Summer School - LOAC Carbon Cycle

Dates: 22nd August - 2nd September 2016
Location: Peyresq, France
Local organisers: Pierre Friedlingstein, Pierre Regnier, Leo Rodrigues, Emily Mainetti-Cloarec



 SU group photo: all participants and some lecturers, P. Regnier (coordinator), P. Friedlingstein (training coordinator), Emily Mainetti (PM) and Leo Rodrigues (TM)

Summary of the Summer School:

The Summer School of C-CASCADES took place at the end of August 2016. It was an event spanning across the Work Packages 1-3 of the project itself with an overall large perspective encompassing all the scales (from pointwise to global) and all the approaches (from observations to modelling) involved in the comprehension of the carbon cycle. The main objective of the Summer School was on one hand to achieve a better quantitative understanding of carbon transformations and fluxes during lateral transfer along the land to ocean aquatic continuum (LOAC) and on the other hand provide the participants with a practical training focused on an up-to-date assessment and modelling of zonal carbon budget. During two weeks, 21 participants (the 15 Early-Stage Researchers (ESRs) of C-CASCADES and 6 PhD students from outside the network) gathered together in Peyresq, in the mountains in the Alpes-de-Haute-Provence in France, to participate in this event. Mornings were focused on two expert lectures from senior scientists, afternoons on training sessions and evenings on knowledge transfer or progress reports.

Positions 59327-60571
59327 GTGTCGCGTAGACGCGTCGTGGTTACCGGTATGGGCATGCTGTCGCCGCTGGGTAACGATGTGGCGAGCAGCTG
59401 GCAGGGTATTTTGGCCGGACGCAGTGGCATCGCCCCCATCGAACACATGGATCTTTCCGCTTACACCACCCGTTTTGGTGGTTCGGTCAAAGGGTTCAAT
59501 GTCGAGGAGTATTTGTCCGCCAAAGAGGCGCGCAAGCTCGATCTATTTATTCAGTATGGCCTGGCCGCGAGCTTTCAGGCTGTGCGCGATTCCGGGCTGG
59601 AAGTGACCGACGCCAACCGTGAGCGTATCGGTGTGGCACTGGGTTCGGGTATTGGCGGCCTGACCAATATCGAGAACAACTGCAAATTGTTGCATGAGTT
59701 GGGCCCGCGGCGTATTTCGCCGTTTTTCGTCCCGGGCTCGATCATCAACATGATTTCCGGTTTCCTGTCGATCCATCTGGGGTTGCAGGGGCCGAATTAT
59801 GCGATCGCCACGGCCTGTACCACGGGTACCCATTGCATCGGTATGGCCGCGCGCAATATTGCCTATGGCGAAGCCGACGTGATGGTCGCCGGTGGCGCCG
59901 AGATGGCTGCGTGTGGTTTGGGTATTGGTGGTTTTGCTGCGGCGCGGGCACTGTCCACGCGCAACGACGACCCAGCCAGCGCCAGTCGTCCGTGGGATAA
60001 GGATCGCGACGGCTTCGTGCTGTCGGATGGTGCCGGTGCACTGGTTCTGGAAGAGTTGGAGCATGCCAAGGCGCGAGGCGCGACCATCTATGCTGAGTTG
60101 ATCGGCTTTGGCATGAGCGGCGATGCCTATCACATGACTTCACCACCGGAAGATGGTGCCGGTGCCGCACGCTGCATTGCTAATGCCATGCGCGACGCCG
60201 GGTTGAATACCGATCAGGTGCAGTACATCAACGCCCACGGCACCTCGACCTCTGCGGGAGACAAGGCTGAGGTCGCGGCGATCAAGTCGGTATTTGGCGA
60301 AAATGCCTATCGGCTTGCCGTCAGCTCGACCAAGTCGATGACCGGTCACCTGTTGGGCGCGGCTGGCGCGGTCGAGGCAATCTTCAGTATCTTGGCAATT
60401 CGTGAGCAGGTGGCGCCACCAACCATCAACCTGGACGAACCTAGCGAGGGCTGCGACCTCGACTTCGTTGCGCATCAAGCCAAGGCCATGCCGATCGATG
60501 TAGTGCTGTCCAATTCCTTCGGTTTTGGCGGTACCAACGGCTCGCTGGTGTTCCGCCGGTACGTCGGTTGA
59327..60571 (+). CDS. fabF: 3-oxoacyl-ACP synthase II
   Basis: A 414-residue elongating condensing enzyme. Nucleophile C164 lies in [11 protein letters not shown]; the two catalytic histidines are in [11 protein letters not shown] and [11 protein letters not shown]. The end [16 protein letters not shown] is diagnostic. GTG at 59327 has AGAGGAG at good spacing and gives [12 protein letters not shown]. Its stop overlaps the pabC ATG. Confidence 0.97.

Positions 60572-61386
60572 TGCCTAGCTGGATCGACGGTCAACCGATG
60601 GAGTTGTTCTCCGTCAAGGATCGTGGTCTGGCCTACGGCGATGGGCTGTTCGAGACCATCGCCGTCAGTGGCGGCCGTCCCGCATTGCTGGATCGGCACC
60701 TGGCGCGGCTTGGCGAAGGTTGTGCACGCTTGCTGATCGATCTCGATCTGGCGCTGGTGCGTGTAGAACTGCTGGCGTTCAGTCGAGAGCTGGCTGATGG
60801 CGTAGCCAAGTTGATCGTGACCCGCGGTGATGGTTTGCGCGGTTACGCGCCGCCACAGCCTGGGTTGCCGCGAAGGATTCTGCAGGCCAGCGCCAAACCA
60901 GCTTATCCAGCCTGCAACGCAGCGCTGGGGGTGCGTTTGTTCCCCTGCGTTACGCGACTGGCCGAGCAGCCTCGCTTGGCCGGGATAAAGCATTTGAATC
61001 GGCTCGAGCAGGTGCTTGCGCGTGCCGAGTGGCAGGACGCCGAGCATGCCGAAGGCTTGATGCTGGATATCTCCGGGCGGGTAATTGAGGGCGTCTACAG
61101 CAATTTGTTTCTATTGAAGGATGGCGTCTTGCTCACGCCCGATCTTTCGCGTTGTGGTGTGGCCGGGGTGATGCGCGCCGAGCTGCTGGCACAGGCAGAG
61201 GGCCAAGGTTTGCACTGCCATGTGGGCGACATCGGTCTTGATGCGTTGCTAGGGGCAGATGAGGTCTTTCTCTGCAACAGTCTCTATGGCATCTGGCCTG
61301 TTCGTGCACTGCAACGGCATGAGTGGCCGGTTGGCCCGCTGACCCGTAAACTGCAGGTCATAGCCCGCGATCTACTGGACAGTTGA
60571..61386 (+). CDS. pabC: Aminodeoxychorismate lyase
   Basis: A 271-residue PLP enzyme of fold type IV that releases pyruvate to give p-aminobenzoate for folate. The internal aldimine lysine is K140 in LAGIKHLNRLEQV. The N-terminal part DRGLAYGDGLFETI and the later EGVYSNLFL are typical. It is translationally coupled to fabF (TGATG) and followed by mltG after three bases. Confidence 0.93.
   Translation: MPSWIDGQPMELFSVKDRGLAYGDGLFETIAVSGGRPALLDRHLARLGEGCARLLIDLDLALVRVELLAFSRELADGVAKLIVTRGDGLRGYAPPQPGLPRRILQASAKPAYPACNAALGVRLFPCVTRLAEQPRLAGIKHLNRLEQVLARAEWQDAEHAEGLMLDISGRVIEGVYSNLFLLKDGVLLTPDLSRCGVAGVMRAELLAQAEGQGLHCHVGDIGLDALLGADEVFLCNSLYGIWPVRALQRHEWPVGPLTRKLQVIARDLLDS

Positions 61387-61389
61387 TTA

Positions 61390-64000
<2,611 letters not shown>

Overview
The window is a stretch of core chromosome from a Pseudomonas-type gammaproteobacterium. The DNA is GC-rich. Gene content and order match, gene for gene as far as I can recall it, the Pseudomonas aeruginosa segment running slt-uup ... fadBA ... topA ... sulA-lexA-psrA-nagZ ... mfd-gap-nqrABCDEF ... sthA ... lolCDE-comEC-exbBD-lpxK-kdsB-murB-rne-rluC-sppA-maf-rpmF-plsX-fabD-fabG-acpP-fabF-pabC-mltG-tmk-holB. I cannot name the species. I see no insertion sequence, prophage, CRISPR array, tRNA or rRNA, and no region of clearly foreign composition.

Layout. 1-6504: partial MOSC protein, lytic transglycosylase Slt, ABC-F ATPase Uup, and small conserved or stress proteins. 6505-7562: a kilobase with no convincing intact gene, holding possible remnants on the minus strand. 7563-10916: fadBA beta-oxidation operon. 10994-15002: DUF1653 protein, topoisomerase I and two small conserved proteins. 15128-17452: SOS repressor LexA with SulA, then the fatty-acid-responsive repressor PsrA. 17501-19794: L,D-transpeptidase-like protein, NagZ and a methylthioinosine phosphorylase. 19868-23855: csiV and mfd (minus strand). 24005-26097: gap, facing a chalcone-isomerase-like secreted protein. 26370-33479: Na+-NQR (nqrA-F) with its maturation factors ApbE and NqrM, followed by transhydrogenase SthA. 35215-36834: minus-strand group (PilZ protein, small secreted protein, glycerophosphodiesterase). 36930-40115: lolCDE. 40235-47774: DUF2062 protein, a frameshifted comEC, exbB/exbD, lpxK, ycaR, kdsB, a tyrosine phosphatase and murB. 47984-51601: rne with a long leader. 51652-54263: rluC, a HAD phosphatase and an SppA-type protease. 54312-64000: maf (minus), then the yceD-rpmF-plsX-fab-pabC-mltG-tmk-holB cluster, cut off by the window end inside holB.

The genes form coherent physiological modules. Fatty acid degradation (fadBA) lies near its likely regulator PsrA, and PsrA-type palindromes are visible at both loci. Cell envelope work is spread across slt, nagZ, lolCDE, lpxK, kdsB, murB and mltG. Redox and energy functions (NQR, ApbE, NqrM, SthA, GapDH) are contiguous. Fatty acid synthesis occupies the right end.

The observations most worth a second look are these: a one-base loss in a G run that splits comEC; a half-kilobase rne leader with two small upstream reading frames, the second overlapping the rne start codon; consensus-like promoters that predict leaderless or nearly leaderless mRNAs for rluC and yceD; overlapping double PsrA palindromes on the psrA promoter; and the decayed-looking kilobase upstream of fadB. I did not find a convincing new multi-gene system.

The summer school began with an overview of the global carbon budget in a lecture given by Prof. Pierre Regnier (ULB, BE). The big picture provided, the following lectures focused on more specific aspects: the role of soil erosion by Prof. Kristof Van Oost (UCL, BE), the open ocean’s carbon cycle by Dr. Olivier Aumont (LOCEAN - UPMC, FR), the carbon transfer on land by Dr. Philippe Ciais (IPSL, FR), the gas exchange between ocean and atmosphere and model assessment by Dr. Peter Landschützer (MPI-MET, GER), the carbon cycle during glacial periods by Prof. Victor Brovkin (MPI-MET, GER), the burial of organic matter in marine sediments by Dr. Sandra Arndt (UBRIS, UK) and the importance of upwelling regions for the ocean carbon pattern by Prof. Nicolas Gruber (ETHZ, CH).
During the second week of the Summer School a special attention was then given to different regions of interest and hotspots: such as the Arctic Ocean by Dr. James Orr (IPSL, FR), the East Siberian Arctic Shelf by Dr. Bart van Dongen (University of Manchester, UK), the Tropics by Dr. Emanuel Gloor (University of Leeds, UK) and Europe, a highly human impacted area, by Prof. Martin Heimann (MPI-BGC, GER).